Major Medical Insurance Basics

Major medical insurance plans come in different varieties and options. Here are the basics that should be considered.


You’ll pay a fee, or premium, to the insurance company to keep your health coverage. Premiums are paid monthly, semi-annually, or annually. Most plans give a choice on the frequency of payments. You may get a slight discount for paying your premiums annually. The plan you choose should have a monthly premium that you can afford to pay.

Most major health insurance policies have other costs, in addition to the insurance premium. Deductibles and copayments are other fees to consider.


The deductible, which is the amount you must pay out of pocket before the insurance will pay anything. For example, if your deductible is $2,000, you’ll be responsible for the first $2,000 in medical expenses each year. The insurance won’t pay any claims until that $2,000 has been paid. The deductible renews every year. The $1,000 you paid last year, doesn’t apply to the deductible this year. Not every major medical health insurance policy has a deductible, but generally those with higher deductibles have a lower monthly premium.

The deductible should be an amount you can afford to pay out of pocket all at once if necessary. For example, if you’re an accident, you’ll have to pay the full deductible immediately before the insurance kicks in.

Co-Insurance and Co-Payments

The insurance provider may also require you to pay a certain portion of your health care costs. Co-insurance payments are a percentage of health care costs. For example, you may be expected to pay 20% of the cost while the insurance provider pays the other 80%. Co-payments are a fixed dollar that you’ll pay before the insurance pays. Co-insurance and co-payments are often due at the time you receive medical services. If they’re not paid when you receive services, you’ll receive a bill from the medical service provider.

Out-of-Pocket Maximum

The out-of-pocket maximum puts a cap on the amount you’ll have to pay out of pocket each year. Once you reach the out-of-pocket limit, then the insurance pays 100% of all your health care expenses.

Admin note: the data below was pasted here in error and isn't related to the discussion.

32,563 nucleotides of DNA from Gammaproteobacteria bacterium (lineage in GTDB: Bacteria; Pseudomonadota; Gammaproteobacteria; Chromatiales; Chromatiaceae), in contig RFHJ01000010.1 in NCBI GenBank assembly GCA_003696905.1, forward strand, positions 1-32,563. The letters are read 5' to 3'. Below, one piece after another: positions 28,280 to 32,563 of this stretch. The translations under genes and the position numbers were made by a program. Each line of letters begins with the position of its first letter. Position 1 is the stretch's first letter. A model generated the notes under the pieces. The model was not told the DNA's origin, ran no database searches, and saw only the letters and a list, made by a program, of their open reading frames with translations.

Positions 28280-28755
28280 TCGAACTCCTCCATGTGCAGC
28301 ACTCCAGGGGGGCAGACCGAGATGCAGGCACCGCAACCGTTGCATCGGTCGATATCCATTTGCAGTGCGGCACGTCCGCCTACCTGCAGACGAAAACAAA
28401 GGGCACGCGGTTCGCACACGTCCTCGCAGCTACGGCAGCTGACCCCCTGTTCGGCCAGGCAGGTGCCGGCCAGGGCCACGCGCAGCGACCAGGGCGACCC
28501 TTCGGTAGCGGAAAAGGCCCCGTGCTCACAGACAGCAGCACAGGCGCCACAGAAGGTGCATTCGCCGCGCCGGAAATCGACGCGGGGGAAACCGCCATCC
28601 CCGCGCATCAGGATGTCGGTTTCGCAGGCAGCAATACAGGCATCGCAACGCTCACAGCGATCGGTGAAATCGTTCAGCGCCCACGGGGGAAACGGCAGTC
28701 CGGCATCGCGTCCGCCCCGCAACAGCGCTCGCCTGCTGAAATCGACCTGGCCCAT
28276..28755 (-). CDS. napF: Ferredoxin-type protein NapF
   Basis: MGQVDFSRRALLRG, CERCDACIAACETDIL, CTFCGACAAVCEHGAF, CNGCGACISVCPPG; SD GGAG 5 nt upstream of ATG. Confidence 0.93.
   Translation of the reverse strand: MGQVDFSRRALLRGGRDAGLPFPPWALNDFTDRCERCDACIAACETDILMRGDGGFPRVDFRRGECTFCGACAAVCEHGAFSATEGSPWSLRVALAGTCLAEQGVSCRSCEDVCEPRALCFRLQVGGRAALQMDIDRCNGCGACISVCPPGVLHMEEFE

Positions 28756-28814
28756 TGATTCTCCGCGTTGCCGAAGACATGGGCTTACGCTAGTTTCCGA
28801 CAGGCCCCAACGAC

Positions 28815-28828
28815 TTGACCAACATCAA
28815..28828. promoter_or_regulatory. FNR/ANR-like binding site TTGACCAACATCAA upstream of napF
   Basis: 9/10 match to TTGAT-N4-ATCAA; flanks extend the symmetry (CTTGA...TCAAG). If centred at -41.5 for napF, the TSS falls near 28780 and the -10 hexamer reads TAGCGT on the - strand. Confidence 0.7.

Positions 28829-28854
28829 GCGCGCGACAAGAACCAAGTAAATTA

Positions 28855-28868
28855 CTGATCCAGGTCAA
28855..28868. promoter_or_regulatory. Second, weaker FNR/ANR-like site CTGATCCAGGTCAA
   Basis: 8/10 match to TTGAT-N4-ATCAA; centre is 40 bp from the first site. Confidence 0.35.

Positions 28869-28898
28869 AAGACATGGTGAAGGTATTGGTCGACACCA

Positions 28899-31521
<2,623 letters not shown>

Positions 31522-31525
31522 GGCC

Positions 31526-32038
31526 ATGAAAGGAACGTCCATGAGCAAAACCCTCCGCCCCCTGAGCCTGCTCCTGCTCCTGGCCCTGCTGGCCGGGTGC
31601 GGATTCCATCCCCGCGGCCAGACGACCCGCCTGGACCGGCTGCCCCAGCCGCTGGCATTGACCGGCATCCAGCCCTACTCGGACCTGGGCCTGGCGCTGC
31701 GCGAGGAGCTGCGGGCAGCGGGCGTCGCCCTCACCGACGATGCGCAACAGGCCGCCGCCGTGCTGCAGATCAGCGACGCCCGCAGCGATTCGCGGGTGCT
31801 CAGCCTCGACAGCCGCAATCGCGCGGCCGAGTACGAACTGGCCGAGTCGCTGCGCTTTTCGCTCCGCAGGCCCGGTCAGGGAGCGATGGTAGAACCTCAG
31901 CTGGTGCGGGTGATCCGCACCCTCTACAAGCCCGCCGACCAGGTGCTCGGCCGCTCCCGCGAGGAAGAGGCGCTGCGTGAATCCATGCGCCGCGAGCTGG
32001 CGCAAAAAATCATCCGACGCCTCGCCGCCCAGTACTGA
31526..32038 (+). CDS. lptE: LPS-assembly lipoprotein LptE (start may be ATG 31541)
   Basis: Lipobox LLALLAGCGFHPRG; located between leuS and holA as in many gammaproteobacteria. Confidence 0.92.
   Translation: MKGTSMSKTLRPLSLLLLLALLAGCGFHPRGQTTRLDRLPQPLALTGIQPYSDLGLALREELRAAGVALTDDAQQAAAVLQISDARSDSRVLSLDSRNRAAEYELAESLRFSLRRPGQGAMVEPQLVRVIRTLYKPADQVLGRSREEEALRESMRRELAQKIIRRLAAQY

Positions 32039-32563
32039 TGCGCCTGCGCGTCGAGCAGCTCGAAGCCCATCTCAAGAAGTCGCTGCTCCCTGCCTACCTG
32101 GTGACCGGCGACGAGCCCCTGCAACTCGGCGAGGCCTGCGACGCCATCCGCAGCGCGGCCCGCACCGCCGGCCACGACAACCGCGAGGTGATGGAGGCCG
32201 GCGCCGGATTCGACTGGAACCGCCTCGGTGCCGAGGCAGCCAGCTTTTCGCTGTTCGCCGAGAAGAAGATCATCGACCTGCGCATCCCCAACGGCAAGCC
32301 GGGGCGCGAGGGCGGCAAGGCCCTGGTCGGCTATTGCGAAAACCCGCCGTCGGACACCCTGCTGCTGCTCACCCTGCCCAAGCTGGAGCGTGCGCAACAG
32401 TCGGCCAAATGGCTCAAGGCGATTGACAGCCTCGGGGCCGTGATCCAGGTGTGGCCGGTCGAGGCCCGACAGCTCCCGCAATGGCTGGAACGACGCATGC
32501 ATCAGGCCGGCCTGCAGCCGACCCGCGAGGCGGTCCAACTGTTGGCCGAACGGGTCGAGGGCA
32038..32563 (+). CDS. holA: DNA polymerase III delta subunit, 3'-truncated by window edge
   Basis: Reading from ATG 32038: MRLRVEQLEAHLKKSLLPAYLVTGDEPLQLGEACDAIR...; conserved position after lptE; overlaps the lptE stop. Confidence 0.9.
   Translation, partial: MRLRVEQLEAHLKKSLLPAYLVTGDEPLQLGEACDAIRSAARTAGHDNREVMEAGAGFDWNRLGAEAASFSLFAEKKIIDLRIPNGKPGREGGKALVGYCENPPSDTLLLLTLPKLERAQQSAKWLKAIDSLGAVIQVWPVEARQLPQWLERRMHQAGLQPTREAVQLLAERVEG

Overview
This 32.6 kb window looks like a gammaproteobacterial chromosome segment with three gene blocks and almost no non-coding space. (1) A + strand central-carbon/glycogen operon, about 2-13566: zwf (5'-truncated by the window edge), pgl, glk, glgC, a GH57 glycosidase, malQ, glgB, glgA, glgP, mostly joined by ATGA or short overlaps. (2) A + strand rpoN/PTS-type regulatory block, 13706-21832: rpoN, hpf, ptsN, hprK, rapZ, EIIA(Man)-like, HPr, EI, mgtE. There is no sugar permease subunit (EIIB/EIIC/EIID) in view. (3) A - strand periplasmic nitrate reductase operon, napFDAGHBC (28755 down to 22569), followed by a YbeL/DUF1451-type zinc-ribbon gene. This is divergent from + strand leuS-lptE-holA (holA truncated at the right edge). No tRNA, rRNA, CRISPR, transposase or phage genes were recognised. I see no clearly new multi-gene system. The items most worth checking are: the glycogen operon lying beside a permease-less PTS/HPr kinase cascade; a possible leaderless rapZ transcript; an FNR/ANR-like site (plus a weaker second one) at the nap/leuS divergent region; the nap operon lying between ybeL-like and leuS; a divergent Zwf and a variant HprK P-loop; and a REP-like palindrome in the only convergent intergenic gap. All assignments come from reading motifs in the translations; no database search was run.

Maximum Coverage Amount

Some major medical insurance plans have limits on the amount of coverage they’ll provide you. The lifetime maximum is usually in the millions of dollars and is the highest amount the insurance company will pay on your behalf. If you reach your lifetime maximum, the insurance provider will no longer pay any of your medical expenses. You should look for at least a $1 million maximum to be sure the insurance will last a lifetime. Higher lifetime maximums may be necessary if you have a serious illness.

Types of Major Medical Insurance

There are a few types of major medical insurance policies.

An indemnity insurance plan lets you visit any medical provider. The insurance company pays their part of the claim after you’ve met the deductible and paid any co-insurance or co-payments. If the medical service provider charges more than what the insurance company considers to be customary, you’ll have to pay the difference.

An HMO, or health management organization, plan requires you to receive all your health care from a provider that’s in the organization’s network. You’ll be required to choose a primary care physician that coordinates your health care. You can’t see any other doctor without first receiving a referral from your primary physician.

With a PPO, preferred provider organization, plan there are preferred providers who offer services at lower prices than those out of network, however, you’re not required to see an in-network provider. You also do not have to choose a primary care physician. You may have to pay upfront and be reimbursed for services you receive from out of network providers.

A POS or point-of-sale plan requires you to choose a primary care physician who coordinates your health care, but you’re allowed to see out-of-network service providers. The insurance pays a smaller percentage of charges from out-of-network providers and you’re responsible for the outstanding amount.

These major medical insurance plans all have varying premiums. You have to choose the one that’s best for your medical needs.